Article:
By Anne Waldemarsen
Have you heard about My Friend Cayla?
She – or more precisely it – is a smart-doll produced by the American toy company Genesis, a company that in addition to producing an innovative and highly popular doll for children continuously receives much international attention due to undesirable characteristics in the doll. Lurking in the shadow of Cayla’s bright smile lies a threat to children’s rights to personal privacy, rendering them vulnerable to criminal activities.
The doll has an appealing design represented with big, bright eyes, shiny hair and neat clothes. Her core purpose: to become friends with your child. However, there is a hidden agenda in Cayla that enables a type of social-interference with children, far beyond what any parent prefers. White hat hackers and consumer groups discovered that this sweet little doll could be converted into something rather sinister and creepy, like a haunted doll from a horror movie. Cayla´s alluring appearance and obliging nature is designed to be highly desired. The doll is only one example of an increasingly prevalent phenomenon: Electronic devices given interactive qualities, connectable to both the internet and other objects, and to some degree intelligent, becoming a part of the Internet of Things. According to the company’s website, Cayla can talk and interact with children, tell stories, play games and share photos.
The doll is equipped with a microphone and connects to an app through Bluetooth in order to access the internet. It transmits audio recordings and exchanges them with a third-party software company. Cayla has two modes: offline and online. When online, Cayla can answer almost all sorts of questions; she can give you information from Wikipedia, tell you about the weather (because kids these days are known for being weatherphiles), or tell the time. In addition, Cayla is an educational toy, helping solve mathematical problems and spelling words correctly. Even in offline mode – she (I keep referring to it as a person) can answer over a thousand questions, though only about herself. It is easy to see the appeal. As a kid’s toy, My Friend Cayla seems incredible, and compared to the Furbies of only two decades ago, she is. That being said, the amazing characteristics of such products rarely come without a down side.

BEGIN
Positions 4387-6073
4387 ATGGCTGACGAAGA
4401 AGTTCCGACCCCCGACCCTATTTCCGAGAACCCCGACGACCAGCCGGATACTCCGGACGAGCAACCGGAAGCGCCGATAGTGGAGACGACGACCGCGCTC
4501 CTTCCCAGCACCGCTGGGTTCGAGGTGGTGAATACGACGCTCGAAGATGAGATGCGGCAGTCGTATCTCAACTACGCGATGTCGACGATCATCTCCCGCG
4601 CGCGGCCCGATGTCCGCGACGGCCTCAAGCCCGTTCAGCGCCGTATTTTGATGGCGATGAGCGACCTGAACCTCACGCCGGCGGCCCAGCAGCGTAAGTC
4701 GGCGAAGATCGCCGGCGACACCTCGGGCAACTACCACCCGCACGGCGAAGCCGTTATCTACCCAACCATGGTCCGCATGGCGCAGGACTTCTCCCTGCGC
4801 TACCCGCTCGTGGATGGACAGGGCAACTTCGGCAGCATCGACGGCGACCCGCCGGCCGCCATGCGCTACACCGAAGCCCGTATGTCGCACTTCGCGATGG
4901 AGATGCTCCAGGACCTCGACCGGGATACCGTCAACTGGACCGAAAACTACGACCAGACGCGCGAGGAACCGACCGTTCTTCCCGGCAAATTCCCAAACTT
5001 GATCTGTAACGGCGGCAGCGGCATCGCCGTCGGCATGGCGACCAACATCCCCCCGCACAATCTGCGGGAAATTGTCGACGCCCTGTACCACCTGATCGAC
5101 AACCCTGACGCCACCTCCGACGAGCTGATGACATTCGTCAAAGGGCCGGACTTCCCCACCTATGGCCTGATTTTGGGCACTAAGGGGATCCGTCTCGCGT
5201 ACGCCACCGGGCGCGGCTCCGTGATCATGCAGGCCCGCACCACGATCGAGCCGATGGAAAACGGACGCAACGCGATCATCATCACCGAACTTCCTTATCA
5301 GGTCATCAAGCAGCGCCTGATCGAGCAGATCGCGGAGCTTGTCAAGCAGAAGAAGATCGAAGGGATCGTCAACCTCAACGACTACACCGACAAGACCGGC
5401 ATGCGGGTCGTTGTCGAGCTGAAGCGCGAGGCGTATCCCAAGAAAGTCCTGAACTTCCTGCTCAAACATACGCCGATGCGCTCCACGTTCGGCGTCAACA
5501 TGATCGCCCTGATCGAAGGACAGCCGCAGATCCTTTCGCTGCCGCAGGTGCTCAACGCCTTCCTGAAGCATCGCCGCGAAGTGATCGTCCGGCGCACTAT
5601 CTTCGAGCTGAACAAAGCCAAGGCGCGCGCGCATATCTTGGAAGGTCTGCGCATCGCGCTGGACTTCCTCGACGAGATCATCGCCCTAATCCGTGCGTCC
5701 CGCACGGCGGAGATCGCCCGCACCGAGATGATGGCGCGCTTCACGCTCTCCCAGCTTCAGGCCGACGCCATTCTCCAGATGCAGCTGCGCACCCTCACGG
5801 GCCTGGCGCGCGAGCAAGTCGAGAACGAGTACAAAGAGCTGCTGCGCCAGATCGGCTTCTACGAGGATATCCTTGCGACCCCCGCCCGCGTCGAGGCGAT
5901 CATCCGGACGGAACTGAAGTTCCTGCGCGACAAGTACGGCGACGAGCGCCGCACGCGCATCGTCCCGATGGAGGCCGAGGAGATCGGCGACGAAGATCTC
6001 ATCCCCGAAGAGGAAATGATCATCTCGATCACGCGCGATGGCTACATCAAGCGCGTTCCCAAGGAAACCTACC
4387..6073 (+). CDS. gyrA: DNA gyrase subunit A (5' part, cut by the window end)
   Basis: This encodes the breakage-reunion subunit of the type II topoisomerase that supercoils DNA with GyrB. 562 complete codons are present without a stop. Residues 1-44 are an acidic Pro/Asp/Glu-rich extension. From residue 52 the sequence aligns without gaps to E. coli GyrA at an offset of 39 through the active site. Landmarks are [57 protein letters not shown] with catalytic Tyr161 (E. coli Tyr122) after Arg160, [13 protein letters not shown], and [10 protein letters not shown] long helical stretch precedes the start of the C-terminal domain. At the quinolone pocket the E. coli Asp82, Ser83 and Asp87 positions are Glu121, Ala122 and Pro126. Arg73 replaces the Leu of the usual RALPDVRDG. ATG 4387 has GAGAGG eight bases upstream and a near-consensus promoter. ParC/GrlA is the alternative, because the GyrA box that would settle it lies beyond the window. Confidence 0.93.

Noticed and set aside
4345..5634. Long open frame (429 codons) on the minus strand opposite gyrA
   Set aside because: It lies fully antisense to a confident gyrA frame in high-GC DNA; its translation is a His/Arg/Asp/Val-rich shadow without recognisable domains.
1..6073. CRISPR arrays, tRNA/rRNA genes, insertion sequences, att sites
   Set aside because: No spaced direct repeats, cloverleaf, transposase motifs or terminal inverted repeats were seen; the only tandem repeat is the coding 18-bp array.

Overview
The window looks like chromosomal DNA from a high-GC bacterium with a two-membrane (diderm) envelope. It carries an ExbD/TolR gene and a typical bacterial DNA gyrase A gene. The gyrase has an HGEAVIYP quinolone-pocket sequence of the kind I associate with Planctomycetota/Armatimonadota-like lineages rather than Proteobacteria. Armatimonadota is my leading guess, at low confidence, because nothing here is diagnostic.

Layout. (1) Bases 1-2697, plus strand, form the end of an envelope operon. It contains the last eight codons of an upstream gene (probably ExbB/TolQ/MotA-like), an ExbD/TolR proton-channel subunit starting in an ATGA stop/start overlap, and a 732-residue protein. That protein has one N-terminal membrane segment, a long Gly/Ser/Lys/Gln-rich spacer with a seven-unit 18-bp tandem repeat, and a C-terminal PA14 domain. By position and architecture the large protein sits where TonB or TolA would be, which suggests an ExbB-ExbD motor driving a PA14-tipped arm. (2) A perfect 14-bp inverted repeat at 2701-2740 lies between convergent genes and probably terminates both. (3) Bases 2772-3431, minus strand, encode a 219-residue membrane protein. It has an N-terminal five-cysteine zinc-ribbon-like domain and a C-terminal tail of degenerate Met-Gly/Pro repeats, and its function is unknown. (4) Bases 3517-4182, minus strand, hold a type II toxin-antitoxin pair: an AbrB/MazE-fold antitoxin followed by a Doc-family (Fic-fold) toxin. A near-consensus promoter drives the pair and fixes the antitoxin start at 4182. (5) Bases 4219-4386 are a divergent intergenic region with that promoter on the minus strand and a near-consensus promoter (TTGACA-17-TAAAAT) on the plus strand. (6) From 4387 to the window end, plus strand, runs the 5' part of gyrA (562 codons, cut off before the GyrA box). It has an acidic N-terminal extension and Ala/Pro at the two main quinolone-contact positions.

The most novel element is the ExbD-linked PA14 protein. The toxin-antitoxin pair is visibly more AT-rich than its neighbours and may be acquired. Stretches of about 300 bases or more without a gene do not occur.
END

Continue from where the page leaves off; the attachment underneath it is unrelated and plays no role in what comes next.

It has been revealed that total strangers can exploit the technological traits and lack of barriers within the device; this has been demonstrated in several videos available online. The toy does not require Bluetooth authentication, leaving the doll vulnerable if the hacker is within a range of approximately ten meters. Even though Cayla is installed with filters to prevent uttering or displaying of content that is inappropriate for children, this filter also proved to be hackable. Imagine having strangers listen in on what the doll is recording, or use it as a speaker, to talk to the children. This is not the only alarming aspect regarding children’s safety and privacy: Children’s conversations are recorded through the microphone and sent to a third-party company, Nuance which specialises in voice recognition. It is uncertain how this data can be used, which is especially concerning considering that users are encouraged to reveal sensitive information when setting up the doll, spurring questions about the company’s motives. It is not just the dolls’ weaknesses that can be exploited by hackers and pedophiles. Can we blame the manufacturer´s for having bad intentions, or was it “just” heedless action? In December 2016, the Norwegian Consumer Council conducted a technical test on Cayla, claiming that the manufacturers violated both the Personal Data Act and the Marketing Control Act. They also concluded that the doll is vulnerable to be hacked and exploited, and they pushed for a closure on the sales in toy stores located in Norway. The Consumer Council points to Germany and the handling of the doll there. The German Federal Network Agency banned the doll in 2017, and demanded that parents destroy the doll held in their possession, calling it a device for disguised espionage. Instead of interacting with German children, My Friend Cayla now sits in a glass case in The Spy Museum in Berlin as a warning to visiting parents.
Children Toys in the Internet of Things
The case with Cayla is neither new nor unique. Microphone and camera recording is becoming a common feature in modern toys, along with the applications they interface with, eventually making a subsection of the Internet of Things – the Internet of Toys. When it comes to safety in toys, our focus has traditionally been to worry about loose parts or poisonous fabrics. So far, we can read a clear message from the international handling of My Friend Cayla: Personal security in digital devices must be prioritized. In order to keep up with technological advancements and benefit from them in all possible ways, we need to establish a firm and internationally standardized framework of regulations, as well as norms in informatics education concerning potential flaws in interactive technologies. After all, privacy is a right – not a privilege.
The Toys Yet to Come
Removing harmful items from the store as a response to public demand is comforting, and it is an example of how our societies do have a say in technological development. Yet, banning the doll is not the same as removing the problem. There will be other Cayla’s. Just think, such products can legally enter the market, our homes, and not to mention, our children’s bedrooms. It is a testimony of a society that has failed to focus on humans, human rights and human values in a world with cool, science fiction-like characteristics.